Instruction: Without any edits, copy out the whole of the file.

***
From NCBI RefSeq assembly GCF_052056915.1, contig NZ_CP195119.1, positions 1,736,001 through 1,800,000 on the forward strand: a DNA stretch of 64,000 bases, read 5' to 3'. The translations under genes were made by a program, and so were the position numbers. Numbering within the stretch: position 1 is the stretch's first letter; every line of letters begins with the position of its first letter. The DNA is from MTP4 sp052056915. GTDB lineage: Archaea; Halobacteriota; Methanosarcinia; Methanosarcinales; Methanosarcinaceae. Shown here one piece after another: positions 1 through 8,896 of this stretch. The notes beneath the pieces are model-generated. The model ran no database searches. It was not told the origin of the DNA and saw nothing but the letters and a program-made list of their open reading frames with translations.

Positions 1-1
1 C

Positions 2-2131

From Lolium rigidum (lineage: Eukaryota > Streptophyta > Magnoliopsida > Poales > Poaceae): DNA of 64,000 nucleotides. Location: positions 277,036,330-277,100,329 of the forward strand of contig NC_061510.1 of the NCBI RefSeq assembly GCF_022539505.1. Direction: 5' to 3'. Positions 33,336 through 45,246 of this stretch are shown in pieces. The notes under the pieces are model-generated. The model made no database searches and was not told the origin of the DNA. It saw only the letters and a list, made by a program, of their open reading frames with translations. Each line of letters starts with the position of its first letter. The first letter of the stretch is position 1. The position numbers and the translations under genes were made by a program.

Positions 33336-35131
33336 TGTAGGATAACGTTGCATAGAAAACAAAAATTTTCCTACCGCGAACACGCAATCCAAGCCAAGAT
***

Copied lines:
From NCBI RefSeq assembly GCF_052056915.1, contig NZ_CP195119.1, positions 1,736,001 through 1,800,000 on the forward strand: a DNA stretch of 64,000 bases, read 5' to 3'. The translations under genes were made by a program, and so were the position numbers. Numbering within the stretch: position 1 is the stretch's first letter; every line of letters begins with the position of its first letter. The DNA is from MTP4 sp052056915. GTDB lineage: Archaea; Halobacteriota; Methanosarcinia; Methanosarcinales; Methanosarcinaceae. Shown here one piece after another: positions 1 through 8,896 of this stretch. The notes beneath the pieces are model-generated. The model ran no database searches. It was not told the origin of the DNA and saw nothing but the letters and a program-made list of their open reading frames with translations.

Positions 1-1
1 C

Positions 2-2131

From Lolium rigidum (lineage: Eukaryota > Streptophyta > Magnoliopsida > Poales > Poaceae): DNA of 64,000 nucleotides. Location: positions 277,036,330-277,100,329 of the forward strand of contig NC_061510.1 of the NCBI RefSeq assembly GCF_022539505.1. Direction: 5' to 3'. Positions 33,336 through 45,246 of this stretch are shown in pieces. The notes under the pieces are model-generated. The model made no database searches and was not told the origin of the DNA. It saw only the letters and a list, made by a program, of their open reading frames with translations. Each line of letters starts with the position of its first letter. The first letter of the stretch is position 1. The position numbers and the translations under genes were made by a program.

Positions 33336-35131
33336 TGTAGGATAACGTTGCATAGAAAACAAAAATTTTCCTACCGCGAACACGCAATCCAAGCCAAGAT